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That superior feeling

The Coen brothers' espionage comedy is an exercise in smugness

<strong>Burn After Reading (15)</st

Releasing two new films in the space of a year might seem like an act of generosity from the Coen brothers, but the proof is in the pudding. If their Oscar-laden thriller No Country for Old Men was the main course, an overcooked dish purged of any nutritional value, their espionage comedy Burn After Reading, is dessert - light, fanciful and forgotten the moment it's slipped down. It might have come off as a pleasing divertissement, if not for its misguided aspirations to be Charade or North by Northwest, or the striking absence of any character that you wouldn't be happy to see burned after viewing.

Osbourne Cox (John Malkovich) is a snooty, bow-tied CIA analyst who quits the agency in response to a humiliating demotion, and takes revenge by dashing off a candid autobiography. His unsympathetic wife, Katie (Tilda Swinton), is getting her kicks with Harry Pfarrer (George Clooney), a federal marshal who proudly tells anyone who'll listen that he hasn't discharged his weapon in 20 years. Smart-alec auteurs the Coens may be, but they deserve a warm hand for respecting the humble double entendre. So let me be the first to give them one.

Somehow, the computer disk containing Osbourne's memoirs ends up at the local Hardbodies gym (long story, don't ask) where a dopey trainer named Chad (Brad Pitt) connives with his colleague Linda (Frances McDormand) to blackmail Osbourne in exchange for the disk's return. Chad and Linda get giddy on the whiff of intrigue, and start talking like mid-period John le Carré ("The fish has bitten"). But Linda knows that such opportunities for financial advancement don't come along every day. "You slip on the ice outside a fancy restaurant, or something like this happens," she reflects, betraying a lifetime's exposure to the TV commercials of personal injury law firms.

Not surprisingly, Osbourne will have no truck with their tinpot scheme, so Chad and Linda take the disk to bemused Russian embassy officials, little realising that the Cold War is so over. This excursion into matters of national security intersects with Osbourne and Katie's marital travails (long story, don't ask) until the domestic battleground has become inseparable from the political one. Divorce lawyers start behaving like CIA operatives, while the actual agency bosses loll around their offices trying to figure out what's happening.

As is customary with the Coens' films, no one gets to see the full picture except the audience. This is infuriating rather than flattering, given that even the neediest among us will quickly tire of being congratulated on how smart and omniscient we are. But this is essentially the function of most of the Coens' pictures. Small wonder they've engendered such a loyal and devoted following, when their work is specially designed to make audiences feel superior.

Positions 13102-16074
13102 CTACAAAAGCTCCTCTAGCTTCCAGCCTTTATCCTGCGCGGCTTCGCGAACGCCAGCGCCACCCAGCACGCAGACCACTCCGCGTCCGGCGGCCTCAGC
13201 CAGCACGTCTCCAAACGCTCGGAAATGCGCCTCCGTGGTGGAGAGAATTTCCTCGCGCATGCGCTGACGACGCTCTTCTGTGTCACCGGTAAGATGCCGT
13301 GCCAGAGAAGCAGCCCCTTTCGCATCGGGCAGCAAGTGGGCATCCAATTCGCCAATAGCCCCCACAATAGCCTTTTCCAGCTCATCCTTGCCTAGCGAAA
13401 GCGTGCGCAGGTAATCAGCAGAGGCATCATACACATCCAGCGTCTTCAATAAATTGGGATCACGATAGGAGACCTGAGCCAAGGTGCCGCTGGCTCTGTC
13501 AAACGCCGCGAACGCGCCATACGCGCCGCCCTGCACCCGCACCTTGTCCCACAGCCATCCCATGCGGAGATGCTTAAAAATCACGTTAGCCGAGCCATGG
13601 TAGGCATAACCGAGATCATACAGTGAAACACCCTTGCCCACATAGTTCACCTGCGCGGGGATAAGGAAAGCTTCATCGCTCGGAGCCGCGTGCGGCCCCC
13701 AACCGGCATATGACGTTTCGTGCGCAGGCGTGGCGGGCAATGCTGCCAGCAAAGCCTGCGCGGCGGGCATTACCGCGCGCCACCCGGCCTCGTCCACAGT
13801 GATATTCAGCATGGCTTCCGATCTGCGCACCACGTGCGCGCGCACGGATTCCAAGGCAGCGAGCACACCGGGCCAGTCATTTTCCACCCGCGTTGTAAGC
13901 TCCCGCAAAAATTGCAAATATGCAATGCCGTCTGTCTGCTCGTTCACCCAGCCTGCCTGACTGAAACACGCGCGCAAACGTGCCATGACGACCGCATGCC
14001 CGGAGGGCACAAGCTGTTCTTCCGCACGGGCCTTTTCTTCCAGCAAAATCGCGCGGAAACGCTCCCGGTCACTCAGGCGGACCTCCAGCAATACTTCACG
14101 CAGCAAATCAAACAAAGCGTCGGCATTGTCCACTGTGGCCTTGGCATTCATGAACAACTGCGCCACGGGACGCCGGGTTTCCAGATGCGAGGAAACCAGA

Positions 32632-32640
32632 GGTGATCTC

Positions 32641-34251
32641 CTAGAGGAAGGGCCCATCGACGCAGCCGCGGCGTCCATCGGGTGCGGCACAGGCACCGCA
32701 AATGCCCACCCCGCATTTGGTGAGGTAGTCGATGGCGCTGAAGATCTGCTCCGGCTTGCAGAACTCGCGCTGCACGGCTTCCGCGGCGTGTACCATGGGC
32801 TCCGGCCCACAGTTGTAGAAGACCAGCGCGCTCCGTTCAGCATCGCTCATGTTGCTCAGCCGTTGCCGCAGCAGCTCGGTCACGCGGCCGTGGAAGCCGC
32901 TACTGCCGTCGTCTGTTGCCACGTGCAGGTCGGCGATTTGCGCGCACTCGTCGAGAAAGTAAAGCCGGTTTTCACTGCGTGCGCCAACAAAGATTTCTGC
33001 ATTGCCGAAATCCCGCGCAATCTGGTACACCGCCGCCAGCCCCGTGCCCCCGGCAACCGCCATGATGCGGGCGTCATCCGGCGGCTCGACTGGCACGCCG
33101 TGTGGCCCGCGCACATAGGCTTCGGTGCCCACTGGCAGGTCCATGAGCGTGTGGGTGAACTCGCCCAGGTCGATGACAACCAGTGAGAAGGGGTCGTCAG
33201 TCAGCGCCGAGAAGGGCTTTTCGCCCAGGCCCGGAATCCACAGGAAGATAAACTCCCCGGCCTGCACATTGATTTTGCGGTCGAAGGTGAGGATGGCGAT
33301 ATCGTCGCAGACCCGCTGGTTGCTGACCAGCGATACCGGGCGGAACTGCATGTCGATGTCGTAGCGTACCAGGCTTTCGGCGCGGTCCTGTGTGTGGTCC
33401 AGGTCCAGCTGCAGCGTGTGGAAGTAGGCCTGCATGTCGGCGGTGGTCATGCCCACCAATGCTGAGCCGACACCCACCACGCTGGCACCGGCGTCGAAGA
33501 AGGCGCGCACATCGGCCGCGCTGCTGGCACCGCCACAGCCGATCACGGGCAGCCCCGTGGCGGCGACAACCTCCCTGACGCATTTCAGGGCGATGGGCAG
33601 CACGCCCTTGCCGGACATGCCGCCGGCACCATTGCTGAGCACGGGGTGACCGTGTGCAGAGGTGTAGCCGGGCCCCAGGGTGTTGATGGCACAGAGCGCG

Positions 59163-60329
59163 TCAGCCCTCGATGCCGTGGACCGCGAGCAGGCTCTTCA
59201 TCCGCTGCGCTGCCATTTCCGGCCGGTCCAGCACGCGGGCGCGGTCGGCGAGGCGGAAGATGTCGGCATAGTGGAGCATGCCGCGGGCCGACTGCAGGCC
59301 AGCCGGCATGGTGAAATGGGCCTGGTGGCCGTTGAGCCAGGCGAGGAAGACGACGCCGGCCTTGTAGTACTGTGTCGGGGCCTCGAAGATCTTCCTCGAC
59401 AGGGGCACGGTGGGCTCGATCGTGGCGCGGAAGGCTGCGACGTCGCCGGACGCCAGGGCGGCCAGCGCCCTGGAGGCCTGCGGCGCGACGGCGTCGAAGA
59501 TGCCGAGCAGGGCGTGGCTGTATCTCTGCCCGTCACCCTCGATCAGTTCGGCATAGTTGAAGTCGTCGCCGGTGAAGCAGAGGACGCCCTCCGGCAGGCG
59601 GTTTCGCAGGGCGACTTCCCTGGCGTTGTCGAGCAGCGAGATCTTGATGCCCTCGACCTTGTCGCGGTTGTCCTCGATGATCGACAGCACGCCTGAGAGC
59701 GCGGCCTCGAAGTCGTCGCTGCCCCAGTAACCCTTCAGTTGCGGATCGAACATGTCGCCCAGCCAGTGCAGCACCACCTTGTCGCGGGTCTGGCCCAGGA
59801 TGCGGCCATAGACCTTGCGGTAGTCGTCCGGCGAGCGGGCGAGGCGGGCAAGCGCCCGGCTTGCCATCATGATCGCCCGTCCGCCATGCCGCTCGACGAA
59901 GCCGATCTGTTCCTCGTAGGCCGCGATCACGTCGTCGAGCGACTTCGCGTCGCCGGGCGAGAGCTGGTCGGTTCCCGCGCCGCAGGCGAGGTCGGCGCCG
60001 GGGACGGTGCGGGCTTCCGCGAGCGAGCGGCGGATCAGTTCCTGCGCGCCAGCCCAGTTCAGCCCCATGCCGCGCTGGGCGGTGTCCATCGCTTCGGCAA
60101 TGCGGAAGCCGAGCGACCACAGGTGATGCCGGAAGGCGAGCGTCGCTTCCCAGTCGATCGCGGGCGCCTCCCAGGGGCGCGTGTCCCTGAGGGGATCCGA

A film that features the spectacle of George Clooney physically attacking a jauntily bobbing dildo can't fail to be superficially amusing, but Burn After Reading falls between many stools. It's not gripping as a thriller, nor is it as eccentric as the straight-up spy stories it tries to pastiche. In The Good Shepherd, Robert De Niro's film about the origins of the CIA, there was a comic sizzle to the minutiae of spying: messages hidden in hats, death warrants ratified by the tying of a shoelace. The Coens' script can't compete with that. And its complacent, off-the-peg cynicism amounts to nothing more than showing how everyone either overstates their own importance or underestimates the risks posed to them. We've already had the caper comedy Get Smart. Now the Coens have made their version - Get Smug.

The picture's reliance on celebrity performers sending themselves up would provide some pleasure if most of the cast here were not suffering from self-parody fatigue. George Clooney as a smooth-talking twit? Tilda Swinton as an ice queen? I think we may have been here before. John Malkovich has already enjoyed the postmodernist luxury of playing himself as an incredulously intelligent prig across an entire film (Being John Malkovich). And no actor who flogs snaps of his own newborn babies to People and Hello!, as Brad Pitt has done, can make himself appear any more ridiculous, even when playing a character who is one adopted Fijian orphan short of a Hollywood household.

Pick of the week

Gomorrah (15)
dir: Matteo Garrone
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Alexandra (PG)
dir: Aleksandr Sokurov
A woman joins her grandson at his army base in Chechnya.

I've Loved You So Long (12A)
dir: Philippe Claudel
So-so drama, improved by the excellent Kristin Scott Thomas.

Ryan Gilbey is the New Statesman's film critic. He is also the author of It Don't Worry Me (Faber), about 1970s US cinema, and a study of Groundhog Day in the "Modern Classics" series (BFI Publishing). He was named reviewer of the year in the 2007 Press Gazette awards and is Film Critic in Residence at Falmouth University.

This article first appeared in the 20 October 2008 issue of the New Statesman, My year with Obama